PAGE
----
Microsoft plans to focus on rapid acquisitions to quickly build its
security capabilities, the company said this week.
acquisitions, such as Winternals and virtual private network (VPN)
specialist Whale Communications, will help Microsoft build a comprehensive range
of integrated services that cover every aspect of security, according to Gopal
Kutwaroo, Microsoft's U.K. security product manager.
"Our strategy is clear. We don't do point solutions but (rather) are trying
to create integrative services, with products and solutions that work right
across the computing environment," Kutwaroo said.
Speedy acquisitions, combined with organic growth, will continue to be a
mainstay of Microsoft's security strategy, Kutwaroo said. "Acquisitions are
locked into building our capability...There's an appetite for (fitting) the
right part into the [existing] bed of technology."
Microsoft bought Whale for its Internet Protocol security technology skills.
Whale's SSL (Secure Sockets Layer) encryption particularly interested the
software giant, as it complements the company's application layer firewall,
virtual private network and Web cache software, ISA Server 2006, according to
Microsoft's business security product, previously known as Microsoft Client
Protection, was renamed Forefront in June.
"We're looking at a defense-in-depth strategy for client edge and server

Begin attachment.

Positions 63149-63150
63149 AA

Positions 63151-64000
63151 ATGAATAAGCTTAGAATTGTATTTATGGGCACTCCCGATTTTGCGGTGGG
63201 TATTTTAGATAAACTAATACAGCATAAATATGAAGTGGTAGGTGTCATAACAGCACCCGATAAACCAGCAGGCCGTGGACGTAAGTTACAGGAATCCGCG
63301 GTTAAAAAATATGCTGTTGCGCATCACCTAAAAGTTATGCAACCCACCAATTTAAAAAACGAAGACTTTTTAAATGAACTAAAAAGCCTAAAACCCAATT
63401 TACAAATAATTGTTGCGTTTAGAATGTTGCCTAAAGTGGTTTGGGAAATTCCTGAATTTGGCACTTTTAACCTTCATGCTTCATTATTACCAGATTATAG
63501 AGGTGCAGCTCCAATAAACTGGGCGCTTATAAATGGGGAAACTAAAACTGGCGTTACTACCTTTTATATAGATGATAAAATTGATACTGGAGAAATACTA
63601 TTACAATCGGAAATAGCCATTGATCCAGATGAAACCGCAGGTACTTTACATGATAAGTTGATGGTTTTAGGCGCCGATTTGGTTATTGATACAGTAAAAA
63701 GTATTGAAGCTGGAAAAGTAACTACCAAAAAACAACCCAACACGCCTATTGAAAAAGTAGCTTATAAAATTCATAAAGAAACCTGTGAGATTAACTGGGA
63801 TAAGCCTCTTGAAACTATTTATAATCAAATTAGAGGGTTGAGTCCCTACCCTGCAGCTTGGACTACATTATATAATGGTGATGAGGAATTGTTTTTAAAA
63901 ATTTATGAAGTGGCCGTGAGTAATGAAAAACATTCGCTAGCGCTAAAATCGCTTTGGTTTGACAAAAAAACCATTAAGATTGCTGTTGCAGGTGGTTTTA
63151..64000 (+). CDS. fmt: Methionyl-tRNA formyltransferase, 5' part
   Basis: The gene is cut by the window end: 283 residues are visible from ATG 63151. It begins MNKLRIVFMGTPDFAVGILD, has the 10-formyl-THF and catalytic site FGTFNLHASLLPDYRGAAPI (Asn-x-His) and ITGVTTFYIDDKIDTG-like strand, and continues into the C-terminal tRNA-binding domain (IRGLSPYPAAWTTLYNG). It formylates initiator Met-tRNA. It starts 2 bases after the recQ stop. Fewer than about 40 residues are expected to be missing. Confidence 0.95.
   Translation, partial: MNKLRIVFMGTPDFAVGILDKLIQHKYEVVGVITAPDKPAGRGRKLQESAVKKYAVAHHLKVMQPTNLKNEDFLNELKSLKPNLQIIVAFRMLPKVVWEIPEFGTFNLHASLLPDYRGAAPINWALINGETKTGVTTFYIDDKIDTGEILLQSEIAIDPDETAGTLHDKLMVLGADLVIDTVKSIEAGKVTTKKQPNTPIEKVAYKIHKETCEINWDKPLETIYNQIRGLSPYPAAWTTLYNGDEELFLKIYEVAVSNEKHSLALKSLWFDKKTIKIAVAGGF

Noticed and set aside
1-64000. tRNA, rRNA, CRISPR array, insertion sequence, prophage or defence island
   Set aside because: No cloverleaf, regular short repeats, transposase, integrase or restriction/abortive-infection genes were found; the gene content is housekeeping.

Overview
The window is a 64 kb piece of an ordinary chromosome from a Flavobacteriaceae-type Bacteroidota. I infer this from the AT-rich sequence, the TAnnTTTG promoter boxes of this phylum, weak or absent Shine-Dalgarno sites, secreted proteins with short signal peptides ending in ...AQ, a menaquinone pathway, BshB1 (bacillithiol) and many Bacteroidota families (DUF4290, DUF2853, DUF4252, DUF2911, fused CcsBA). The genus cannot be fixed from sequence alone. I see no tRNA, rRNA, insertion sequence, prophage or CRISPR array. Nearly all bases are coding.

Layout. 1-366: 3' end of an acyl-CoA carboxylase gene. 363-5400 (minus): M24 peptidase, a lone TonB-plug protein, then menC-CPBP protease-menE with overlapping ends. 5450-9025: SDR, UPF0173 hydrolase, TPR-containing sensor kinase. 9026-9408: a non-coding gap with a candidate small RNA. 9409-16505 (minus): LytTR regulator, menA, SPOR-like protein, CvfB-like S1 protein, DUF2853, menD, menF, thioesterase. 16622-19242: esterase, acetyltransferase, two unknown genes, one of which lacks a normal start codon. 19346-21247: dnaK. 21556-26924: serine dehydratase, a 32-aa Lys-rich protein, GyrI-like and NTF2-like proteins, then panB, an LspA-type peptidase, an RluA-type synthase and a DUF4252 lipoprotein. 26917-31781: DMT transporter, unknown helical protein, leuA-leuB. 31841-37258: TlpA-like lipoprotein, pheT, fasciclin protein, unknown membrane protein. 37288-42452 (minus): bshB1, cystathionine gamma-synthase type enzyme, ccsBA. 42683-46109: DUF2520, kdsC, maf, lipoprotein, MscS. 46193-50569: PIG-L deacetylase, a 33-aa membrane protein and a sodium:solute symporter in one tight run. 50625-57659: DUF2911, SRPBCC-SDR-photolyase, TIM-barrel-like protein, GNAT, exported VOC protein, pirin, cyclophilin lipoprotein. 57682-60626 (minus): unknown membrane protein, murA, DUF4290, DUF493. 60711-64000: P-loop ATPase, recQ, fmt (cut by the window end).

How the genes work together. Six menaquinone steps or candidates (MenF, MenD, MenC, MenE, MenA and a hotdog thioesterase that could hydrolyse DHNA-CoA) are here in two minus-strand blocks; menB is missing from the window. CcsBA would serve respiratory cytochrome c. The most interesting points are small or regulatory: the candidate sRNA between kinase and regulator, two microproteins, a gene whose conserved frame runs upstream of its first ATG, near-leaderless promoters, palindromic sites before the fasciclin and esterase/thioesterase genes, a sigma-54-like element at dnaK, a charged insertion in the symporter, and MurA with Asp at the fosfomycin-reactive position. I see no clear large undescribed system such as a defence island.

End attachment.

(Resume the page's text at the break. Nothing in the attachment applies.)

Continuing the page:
environments," Kutwaroo said. "FrontBridge will provide mail archiving and
content filtering in the cloud, while the Sybari
Software acquisition (in February 2005) has provided Antigen
(e-mail antivirus technology)."
Many of Microsoft's business security products will be integrated into
Windows Vista, due next year.
"We will lock Vista down as much as we can. We hope Vista won't have too many
security disadvantages, but if it does, we will address those as fast as we can"
through Microsoft security products, Kutwaroo said.
Security analyst Andy Buss of Canalys predicted that Microsoft would have a
bigger impact on the consumer market with its OneCare security service than in
the business arena with Forefront.
"Microsoft is not proven in the enterprise security space," Buss said. "It
will take longer to penetrate large businesses, which are naturally cautious."
According to Kutwaroo, Microsoft's general strategy for acquisitions is "held
tightly with Redmond." However, the technology giant may acquire more security
companies and is looking to its partnership program to extend its market.
"Microsoft is very interested in growth. Microsoft is looking at potential
partners very carefully to make sure they have a total capability," Kutwaroo
said. "There have been a lot of acquisitions in the server, edge and cloud
spaces. I imagine we'll see developments in best-of-breed client protection."
Gartner fellow and Microsoft specialist David Mitchell-Smith predicted that
there would be no huge acquisitions, but instead that Microsoft would focus on
the "little companies in the Web 2.0 space."